- Adventure out, canyon-swing, parachute, jetboat, bungy jump, river-surf, or kitesurf
- Golf at Millbrook Resort, Jack's Point, or Queenstown Golf Club
- Disc golf at the Queenstown Gardens
- Tennis at the Queenstown Tennis Club in Queenstown Gardens
- Cricket at the Queenstown Cricket Club
- Netball at the Wakatipu Netball Centre
- Rugby league and Rugby union at the Wakatipu Rugby League Club Memorial Park
- Touch rugby during the summer season
- Scuba diving or snorkeling in a river, bridge wreck, or in Lake Wakatipu
- Adult education at ACE Wakatipu
- Central Otago region
- Central Otago wine region
- History of the Central Otago Gold Rush
- Milford Road, Milford Sound / Homer Tunnel, the Fiordland Lakes / Doubtful Sound
- Hamburgers at Fergburger on Shotover Street
Geography and Climate
Queenstown is situated on the shore line of Lake Wakatipu, the third largest lake by surface area in New Zealand. It is at a relatively high altitude nestled among mountains, and there are close-by gorges and some plains suitable for agriculture.
||Glenorchy and Mount Aspiring National Park||Mount Aspiring National Park||Arrowtown and Wanaka|
Despite its relatively high altitude and mountain surroundings, it has an oceanic climate (Köppen climate classification Cfb). Summer has long warm days with temperatures that can reach 30 °C while winters are cold with temperatures often in single digits with frequent snowfall, although there is no permanent snow cover during the year. As with the rest of Central Otago, Queenstown lies within the rain shadow of the Southern Alps, but being closer to the west coast the town is more susceptible to rain-bearing fronts compared to nearby Cromwell, Wanaka and Alexandra. The hottest recorded temperature in Queenstown is 34.1 °C (93 °F), while the coldest is −8.4 °C (17 °F).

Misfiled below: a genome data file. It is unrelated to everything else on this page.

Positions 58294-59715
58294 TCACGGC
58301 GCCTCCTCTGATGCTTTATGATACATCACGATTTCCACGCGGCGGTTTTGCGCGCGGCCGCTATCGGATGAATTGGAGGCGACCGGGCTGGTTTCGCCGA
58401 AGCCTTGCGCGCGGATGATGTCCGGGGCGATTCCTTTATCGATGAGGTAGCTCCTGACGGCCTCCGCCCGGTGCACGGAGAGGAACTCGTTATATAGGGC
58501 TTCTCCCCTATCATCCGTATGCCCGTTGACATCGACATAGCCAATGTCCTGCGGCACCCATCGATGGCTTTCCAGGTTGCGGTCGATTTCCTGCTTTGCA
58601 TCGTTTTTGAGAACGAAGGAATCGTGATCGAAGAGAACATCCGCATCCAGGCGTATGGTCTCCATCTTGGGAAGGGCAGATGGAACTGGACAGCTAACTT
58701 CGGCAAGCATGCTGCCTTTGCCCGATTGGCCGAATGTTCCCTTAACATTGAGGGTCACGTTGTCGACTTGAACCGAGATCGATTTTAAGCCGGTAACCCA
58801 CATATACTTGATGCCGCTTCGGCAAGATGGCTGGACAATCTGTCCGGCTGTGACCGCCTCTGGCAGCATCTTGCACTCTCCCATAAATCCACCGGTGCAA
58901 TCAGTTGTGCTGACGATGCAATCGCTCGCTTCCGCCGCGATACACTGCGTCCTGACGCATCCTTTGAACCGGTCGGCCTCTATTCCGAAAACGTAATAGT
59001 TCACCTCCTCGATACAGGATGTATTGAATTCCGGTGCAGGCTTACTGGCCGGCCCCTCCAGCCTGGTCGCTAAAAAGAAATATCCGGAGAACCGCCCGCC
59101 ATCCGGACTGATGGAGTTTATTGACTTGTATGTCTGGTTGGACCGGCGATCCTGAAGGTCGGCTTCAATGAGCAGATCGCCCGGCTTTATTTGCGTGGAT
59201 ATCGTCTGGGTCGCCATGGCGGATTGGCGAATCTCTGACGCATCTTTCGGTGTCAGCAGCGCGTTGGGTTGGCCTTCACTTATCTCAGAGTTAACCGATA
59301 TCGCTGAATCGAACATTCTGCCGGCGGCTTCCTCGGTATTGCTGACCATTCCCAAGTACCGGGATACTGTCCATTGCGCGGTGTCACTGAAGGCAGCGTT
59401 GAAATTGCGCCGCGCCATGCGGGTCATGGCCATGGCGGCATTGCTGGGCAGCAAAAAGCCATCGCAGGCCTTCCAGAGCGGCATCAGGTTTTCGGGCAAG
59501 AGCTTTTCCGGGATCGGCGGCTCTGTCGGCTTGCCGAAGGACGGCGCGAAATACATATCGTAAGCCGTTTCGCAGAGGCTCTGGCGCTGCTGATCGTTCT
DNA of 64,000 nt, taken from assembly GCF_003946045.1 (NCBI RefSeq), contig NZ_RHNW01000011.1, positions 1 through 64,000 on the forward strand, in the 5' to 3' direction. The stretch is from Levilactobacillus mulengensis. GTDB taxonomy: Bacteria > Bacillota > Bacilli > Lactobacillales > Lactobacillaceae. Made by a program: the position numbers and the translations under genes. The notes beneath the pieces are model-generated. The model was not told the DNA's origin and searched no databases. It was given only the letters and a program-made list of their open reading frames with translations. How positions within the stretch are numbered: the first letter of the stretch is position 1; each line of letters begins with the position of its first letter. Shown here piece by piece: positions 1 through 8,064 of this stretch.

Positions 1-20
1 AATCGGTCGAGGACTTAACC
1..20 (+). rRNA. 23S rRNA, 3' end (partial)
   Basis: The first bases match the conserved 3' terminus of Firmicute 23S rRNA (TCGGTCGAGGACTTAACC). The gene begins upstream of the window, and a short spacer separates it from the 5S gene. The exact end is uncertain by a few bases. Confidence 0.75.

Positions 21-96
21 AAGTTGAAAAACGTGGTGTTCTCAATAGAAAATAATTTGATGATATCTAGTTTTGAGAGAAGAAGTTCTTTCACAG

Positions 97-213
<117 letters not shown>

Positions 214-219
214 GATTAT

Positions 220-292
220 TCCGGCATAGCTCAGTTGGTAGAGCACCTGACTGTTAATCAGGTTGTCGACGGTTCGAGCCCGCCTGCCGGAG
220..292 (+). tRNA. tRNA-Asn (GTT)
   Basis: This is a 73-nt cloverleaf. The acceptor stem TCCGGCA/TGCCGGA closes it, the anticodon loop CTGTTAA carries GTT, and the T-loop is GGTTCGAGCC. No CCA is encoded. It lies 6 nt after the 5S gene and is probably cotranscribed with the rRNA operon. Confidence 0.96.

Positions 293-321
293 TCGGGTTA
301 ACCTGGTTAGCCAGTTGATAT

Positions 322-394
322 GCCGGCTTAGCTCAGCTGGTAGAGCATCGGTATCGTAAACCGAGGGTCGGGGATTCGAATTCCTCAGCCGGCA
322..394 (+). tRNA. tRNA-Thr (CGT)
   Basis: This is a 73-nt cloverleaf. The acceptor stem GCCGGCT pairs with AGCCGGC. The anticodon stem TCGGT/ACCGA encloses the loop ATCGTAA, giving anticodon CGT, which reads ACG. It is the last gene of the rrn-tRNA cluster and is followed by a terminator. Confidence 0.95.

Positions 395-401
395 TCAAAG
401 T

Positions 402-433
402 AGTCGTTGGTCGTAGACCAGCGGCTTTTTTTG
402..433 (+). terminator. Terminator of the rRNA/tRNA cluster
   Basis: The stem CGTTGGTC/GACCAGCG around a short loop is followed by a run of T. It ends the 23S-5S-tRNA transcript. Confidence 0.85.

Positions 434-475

|Climate data for Queenstown (1981−2010)|
|Average high °C (°F)||21.8
|Daily mean °C (°F)||15.8
|Average low °C (°F)||9.8
|Precipitation mm (inches)||64.7
|Avg. precipitation days (≥ 1.0 mm)||7.2||6.2||7.4||7.4||9.0||9.2||6.9||9.1||8.5||8.8||7.6||9.6||96.9|
|Mean monthly sunshine hours||230.3||207.3||187.0||145.4||87.8||71.8||88.3||120.0||153.6||197.7||216.6||223.5||1,929.2|
|Source: NIWA Climate Data|
As a resort centre, there are many bus services that operate into Queenstown, with most being for package tours, but daily services for the local or itinerant are available to and from Invercargill, Dunedin and Christchurch, which are the main cities closest to Queenstown.
Queenstown has an international airport with flights from Australia by Air New Zealand, Qantas, Virgin Australia and Jetstar and in particular, from Brisbane, Melbourne, and Sydney (the frequency is much increased over the ski season and during summer). Domestic flights operate from Auckland, Rotorua, Wellington and Christchurch. Due to sustained growth, expansion of the airport terminal was undertaken in 2005 through 2010.
Queenstown Airport is New Zealand's busiest helicopter base, also the fourth busiest airport by passenger traffic, and is also heavily used for tourist 'flightseeing', especially to Milford Sound and Mount Cook, using both fixed-wing and rotary-wing aircraft.